The Cosmic World of CS Lewis, the other Inkling
CS Lewis’s Cosmic Trilogy comprises three science fiction novels for adults, Out of the Silent Planet, Voyage to Venus (Perelandra) and That Hideous Strength, written and published between 1938 and 1945.
Its hero – if the Cosmic Trilogy can be said to have a hero at all – is Elwin Ransom, an introspective middle-aged scholar, in some respects perhaps the alter ego of Lewis himself. When we meet him first, in Out of the Silent Planet, he is enjoying a rambling holiday in the countryside of his native England. He falls into the clutches of two unscrupulous villains, the brilliant scientist Weston and his associate Devine, who happened to go to the same school as Ransom himself. The two kidnap Ransom and take him to Mars, where they plan to hand him over to the Sorns, one of the three species of intelligent Martians. Ransom escapes. He discovers that the friendly Martians are ruled by angel-like beings called eldila. Indeed, all the planets are so ruled, except Earth, which has been shut off for centuries from cosmic society.
In Voyage to Venus, the eldila transport Ransom to Venus where, in a parallel of the biblical Garden of Eden, he becomes witness to a rerun of the Adam-Eve story. He must confront and destroy Weston, who has been possessed by a demon and is trying to bring chaos to the realm of the benign Perelandra, the ruling eldil of the planet.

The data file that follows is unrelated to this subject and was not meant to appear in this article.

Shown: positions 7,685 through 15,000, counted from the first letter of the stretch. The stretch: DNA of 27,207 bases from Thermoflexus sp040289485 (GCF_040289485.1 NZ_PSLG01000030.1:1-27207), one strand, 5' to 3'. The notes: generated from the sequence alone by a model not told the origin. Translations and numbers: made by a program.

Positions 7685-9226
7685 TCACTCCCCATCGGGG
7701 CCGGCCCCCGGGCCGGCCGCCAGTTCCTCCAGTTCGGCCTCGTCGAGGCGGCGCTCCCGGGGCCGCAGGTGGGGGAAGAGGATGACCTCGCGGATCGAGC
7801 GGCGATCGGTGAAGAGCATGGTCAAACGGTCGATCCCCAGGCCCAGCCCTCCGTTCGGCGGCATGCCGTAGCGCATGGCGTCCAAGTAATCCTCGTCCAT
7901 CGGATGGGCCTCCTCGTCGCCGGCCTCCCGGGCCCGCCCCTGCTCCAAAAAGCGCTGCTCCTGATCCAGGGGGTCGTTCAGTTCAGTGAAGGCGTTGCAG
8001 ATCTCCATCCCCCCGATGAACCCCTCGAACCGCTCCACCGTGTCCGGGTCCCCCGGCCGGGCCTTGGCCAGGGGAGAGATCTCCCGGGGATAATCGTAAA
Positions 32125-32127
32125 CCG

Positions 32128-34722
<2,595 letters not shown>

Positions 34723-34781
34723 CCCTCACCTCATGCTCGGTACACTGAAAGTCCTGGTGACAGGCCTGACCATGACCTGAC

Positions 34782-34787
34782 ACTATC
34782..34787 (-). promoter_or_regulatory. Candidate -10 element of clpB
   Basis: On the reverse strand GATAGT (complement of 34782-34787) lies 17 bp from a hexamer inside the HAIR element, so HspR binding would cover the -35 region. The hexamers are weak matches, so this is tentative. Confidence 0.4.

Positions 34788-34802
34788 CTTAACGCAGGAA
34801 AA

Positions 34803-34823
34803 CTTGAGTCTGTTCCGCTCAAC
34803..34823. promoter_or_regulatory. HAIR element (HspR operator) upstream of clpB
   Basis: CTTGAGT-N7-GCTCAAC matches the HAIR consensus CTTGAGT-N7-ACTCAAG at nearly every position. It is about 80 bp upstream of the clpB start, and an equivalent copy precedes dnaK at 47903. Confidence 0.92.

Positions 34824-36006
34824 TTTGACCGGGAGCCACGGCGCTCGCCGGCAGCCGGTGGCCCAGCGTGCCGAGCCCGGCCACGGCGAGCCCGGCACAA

That Hideous Strength combines elements of the first two stories with the Arthurian legends of Dark Age Britain. A sinister scientific corporation, the NICE, is plotting to take over Earth and entices a young, naiive university fellow, Mark Studdock, into its inner circle. Through Mark, they hope to gain access to the mind of his psychic wife Jane. However, Jane is rescued by friends of Ransom. With Ransom leading, this group plans a counter attack on NICE with the help of a resurrected Merlin and a menagerie of animals, including a domesticated bear by the name of Mr Bultitude.
All three books have the stamp of Lewis’s scholarship in their meticulous use of language. Modern readers may shy away from his style, because Lewis “tells” a lot and does not “show” much. His universal narrator jumps unconstrained from character to character with a frequency that is sometimes bewildering. There is too that occasional moment when Lewis, the theologian, seems to have mounted his soapbox to preach sin and redemption. However, we cannot question his imagination or his storytelling ability. In any case, “showing not telling” is much overrated; humans had been telling stories for thousands of years before someone, somewhere decided that telling wasn’t good enough.
That said, the three novels have different textures and different emphases:
Out of the Silent Planet relies on descriptive prose and although we know the Mars the author describes does not exist, he almost convinces us that it does. We are curious about the canals, about the three species of intelligent life and, most of all, we wait expectantly to discover just what precisely these eldila are.
When we get to Perelandra, some of that expectancy has gone. We know what the eldila are capable of, which gives us expectation of a different kind. But it is unfulfilled. Lewis treats us to a lot of dialogue that is philosophic, and reminiscent of his apologetic non-fiction. Venus becomes an allegorical battleground, although Lewis denies is his prologue that the work is allegory.
By contrast with both, That Hideous Strength is set on Earth and is – so it seems to me – satire. The comedic element is strong and it has to be. The plot allows no opportunity to suspend disbelief.
The Lewis of the Cosmic Trilogy is not the Lewis of Narnia. His brilliance as a writer for young people does not extend to his adult fiction. Out of the Silent Planet is a great story. The other two disappointed me. Lewis is not Tolkein and I find it difficult to forgive him for that.